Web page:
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Null Pointers

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Someone asked me What are Null pointers. Initially I got uncomfortable and then answered Null pointers are basically pointers which are being initilised to NULL. Then the next question came Why do you need a NULL pointer. And I was blank and the person moved on with other question(without giving me much time to answer) So plz care to share yur views?

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Null pointers are used to initialize pointers with a value saying "this pointer actually does not point to a memory block". Hence you could distinct the case "could be dereferenced" and "could not be dereferenced". Typical use cases are lazy pointers (say pointers that are set later at runtime), of course pointers that could be cleared later on, and return values saying that something has gone wrong.

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Guest Anonymous Poster
A pointer should always point to a memory adres that contains a block of memory that the pointer type is representing. A loose pointer points to a random memory adress that don't even have to be same type of data that the pointer represents. Using such a loose pointer will produce unpredictable results. Therefore to be able to check that the pointer don't point to any data you can initialize it to 'null' or '0' or even '0x0'. By always setting an unused pointer to zero you can always make safety checks by comparing with zero. You can think of the zero as a dedicated adress 0x0 that will never point to any data.

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Another possible answer: pointers are variables. You want to init variables because if you don't, you can't predict their value. If you can't predict their value, you can't use them. Pointers are not different. If you don't init a pointer , you can't know how to use it.

There is two possible ways to init a pointer: either you make it point to a known memory location or you init it with a convenient value that will tell you that it don't point anywhere. NULL appear to be avery convenient value, that's why it is widely used.

Now, from an implementation POV, the C++ Standard Library (CSL) is using new at least once, in a very important place: the delete operator. Deleting a NULL pointer does nothing, why deleting any non-NULL pointer will execute a bunch of operations.

Regards,

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My take on it would be:

A pointer is simply an offset value into memory, held as a variable.

A null pointer is such a variable that has been set to an agreed invalid value.

You would need a null pointer in any situation where you may need to know that the address being pointed to is not valid, for example deletion or calculating a further offset.

Zero is typically used because it's equivalent to boolean false.


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Pointers are variables which can "point" to another.

The pointing is optional though. A pointer which doesn't point is called a NULL pointer.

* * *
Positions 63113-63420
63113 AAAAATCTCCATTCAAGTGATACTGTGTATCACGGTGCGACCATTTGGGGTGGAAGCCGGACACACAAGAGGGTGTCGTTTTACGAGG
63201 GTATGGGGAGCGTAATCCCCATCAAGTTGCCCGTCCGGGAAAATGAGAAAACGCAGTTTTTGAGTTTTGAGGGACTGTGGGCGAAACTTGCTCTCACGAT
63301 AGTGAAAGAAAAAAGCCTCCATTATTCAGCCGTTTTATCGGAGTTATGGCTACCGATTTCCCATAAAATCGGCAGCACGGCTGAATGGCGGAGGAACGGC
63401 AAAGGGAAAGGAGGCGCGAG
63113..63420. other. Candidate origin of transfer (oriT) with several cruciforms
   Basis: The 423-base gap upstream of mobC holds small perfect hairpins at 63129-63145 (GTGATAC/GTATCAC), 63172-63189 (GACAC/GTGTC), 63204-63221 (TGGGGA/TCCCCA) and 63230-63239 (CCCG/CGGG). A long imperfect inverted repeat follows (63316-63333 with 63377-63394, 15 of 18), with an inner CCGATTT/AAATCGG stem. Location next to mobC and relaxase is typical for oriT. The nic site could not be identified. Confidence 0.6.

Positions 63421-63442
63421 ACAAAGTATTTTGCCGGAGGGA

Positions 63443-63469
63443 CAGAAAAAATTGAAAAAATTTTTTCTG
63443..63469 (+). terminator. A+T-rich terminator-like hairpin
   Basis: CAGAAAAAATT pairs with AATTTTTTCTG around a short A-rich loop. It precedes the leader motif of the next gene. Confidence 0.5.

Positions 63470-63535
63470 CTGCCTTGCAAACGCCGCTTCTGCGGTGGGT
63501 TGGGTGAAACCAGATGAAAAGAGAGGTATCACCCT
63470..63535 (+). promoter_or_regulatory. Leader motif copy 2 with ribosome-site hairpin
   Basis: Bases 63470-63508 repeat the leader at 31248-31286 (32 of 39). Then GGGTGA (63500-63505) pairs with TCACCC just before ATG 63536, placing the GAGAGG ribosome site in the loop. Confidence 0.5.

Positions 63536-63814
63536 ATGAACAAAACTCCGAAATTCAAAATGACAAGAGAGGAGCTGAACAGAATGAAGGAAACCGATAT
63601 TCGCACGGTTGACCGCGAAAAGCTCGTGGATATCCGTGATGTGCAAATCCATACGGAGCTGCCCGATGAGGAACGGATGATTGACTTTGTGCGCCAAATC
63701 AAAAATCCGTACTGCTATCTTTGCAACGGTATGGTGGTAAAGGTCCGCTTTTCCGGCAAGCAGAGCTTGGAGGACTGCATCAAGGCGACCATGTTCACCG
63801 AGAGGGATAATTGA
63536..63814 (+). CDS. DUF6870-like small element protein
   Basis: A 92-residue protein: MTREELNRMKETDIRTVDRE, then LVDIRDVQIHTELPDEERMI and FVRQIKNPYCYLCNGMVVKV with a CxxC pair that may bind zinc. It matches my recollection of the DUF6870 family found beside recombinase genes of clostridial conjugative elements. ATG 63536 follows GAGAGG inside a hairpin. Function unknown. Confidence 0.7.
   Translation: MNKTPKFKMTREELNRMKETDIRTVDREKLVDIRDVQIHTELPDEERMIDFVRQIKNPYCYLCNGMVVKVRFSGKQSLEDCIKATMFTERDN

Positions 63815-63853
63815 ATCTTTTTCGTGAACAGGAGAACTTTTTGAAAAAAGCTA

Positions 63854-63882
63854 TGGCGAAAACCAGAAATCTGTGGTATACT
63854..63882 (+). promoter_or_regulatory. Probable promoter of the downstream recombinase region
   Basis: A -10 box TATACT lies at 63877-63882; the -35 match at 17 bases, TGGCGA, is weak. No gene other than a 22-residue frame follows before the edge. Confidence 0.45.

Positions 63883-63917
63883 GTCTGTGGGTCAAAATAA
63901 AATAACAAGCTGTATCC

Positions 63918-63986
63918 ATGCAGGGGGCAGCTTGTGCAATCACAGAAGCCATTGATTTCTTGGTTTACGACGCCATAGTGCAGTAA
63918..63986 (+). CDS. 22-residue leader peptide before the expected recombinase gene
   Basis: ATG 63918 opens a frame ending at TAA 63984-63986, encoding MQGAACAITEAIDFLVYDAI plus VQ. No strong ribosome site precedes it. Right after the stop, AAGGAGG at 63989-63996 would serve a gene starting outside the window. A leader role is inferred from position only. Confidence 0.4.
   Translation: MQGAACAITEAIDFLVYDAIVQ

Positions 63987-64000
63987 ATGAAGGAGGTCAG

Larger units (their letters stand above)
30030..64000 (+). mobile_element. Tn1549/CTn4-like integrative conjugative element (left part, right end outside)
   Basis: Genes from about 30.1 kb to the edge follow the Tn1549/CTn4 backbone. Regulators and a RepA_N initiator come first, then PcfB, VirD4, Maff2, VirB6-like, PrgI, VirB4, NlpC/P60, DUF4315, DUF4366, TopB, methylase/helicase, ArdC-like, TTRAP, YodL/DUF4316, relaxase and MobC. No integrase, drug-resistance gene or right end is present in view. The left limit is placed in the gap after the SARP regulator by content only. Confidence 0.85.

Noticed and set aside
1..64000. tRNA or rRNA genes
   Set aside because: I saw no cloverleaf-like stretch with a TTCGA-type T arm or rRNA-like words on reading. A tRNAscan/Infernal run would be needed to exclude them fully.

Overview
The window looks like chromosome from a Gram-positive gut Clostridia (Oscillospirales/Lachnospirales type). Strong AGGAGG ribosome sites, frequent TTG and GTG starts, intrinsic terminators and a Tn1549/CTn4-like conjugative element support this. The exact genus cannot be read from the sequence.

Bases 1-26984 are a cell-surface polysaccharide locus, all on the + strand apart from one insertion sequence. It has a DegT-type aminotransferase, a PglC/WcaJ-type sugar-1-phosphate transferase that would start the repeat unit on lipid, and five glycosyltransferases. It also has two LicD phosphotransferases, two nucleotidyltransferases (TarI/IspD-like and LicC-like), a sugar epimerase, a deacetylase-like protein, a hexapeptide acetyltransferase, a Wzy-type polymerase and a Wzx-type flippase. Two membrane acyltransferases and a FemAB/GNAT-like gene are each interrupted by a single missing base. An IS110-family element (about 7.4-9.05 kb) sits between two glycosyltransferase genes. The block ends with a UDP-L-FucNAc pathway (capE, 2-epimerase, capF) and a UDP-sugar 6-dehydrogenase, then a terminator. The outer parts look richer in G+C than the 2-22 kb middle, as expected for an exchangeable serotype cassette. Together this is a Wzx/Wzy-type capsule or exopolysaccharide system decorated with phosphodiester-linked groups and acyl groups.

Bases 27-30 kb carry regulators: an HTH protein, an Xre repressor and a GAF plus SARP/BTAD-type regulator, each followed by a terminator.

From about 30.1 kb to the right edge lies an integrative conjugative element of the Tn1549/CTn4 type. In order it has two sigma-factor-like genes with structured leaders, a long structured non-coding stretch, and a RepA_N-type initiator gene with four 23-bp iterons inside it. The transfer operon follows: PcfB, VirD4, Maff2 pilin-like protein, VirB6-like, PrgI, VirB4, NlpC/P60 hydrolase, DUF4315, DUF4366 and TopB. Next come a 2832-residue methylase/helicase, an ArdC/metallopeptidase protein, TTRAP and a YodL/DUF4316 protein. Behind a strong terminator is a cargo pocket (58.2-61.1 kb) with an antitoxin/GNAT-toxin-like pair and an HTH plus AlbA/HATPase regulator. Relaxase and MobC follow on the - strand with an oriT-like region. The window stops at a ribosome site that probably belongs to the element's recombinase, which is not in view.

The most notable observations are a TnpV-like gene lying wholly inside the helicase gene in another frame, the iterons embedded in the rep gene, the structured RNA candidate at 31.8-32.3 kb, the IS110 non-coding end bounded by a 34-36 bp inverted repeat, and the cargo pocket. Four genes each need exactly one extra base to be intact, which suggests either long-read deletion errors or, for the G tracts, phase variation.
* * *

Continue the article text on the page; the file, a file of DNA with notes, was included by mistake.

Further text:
A useful check on a pointer is to check to see if it's NULL before performing actions on it.

Employee* emp;
...
if (emp != NULL)
{
emp->RaiseSalary();
}


Without that check, if
emp
turned out to be NULL, it would crash your program quite unpleasantly.

Sometimes with arrays (especially in Java), you will declare an array of pointers instead of a simple array of objects. This will usually take less memory and gives you the option of leaving unused slots in the array as NULL. Thus, a similar check for NULL would be the same as asking "is this slot in the array empty?"

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Pointer initialization is essential because a pointer allows access to any memory addresses - valid or invalid.

Kuphryn

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Quote:
Original post by _winterdyne_
[...]Zero is typically used because it's equivalent to boolean false.
A NULL Pointer is not equal to zero (though the == operator would return true due to definition) and is equal to false only by definition.

The standard could easily be changed to make the upper bound of intptr_t be NULL(a special constant that, when converted to a pointer type, creates a null pointer value) without changing much else, and null pointers would still compare equal to false.

A null pointer's value is undefined. While 0 converted to an pointer type will create a null pointer value, a null pointer value converted to any integer type can have any value.
In other words, int((char *)NULL) == 0 could return true or false and would be standards compliant (at least with the C standard, haven't read the C++ standard) either way.

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It would be interesting to see how well some programs work if the following code was added:
#ifdef NULL
#undef NULL
#define NULL (~0)
#endif
Places that do:
int *x = NULL;

...

if (x != NULL) { /* blah */ }
would be fine (one reason I preferred this way for so long). But places like:
int *y = NULL;

...

if (y) { /* blah */ }
would not work.
Also places where you interacted with existing code, such as APIs would not always work.

However, it makes a good point about how NULL is simply an agreed value to identify when a pointer specifically does not point to anything. 0 is simply the most convenient value to use as it tends to result in shorter assembly code.

I'm guessing you didn't get the job TEUTON? (It seems pretty likely that this was from a job interview)

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Quote:
Original post by iMalc
I'm guessing you didn't get the job TEUTON? (It seems pretty likely that this was from a job interview)

There was no need to say that. Salting on my wounds :)

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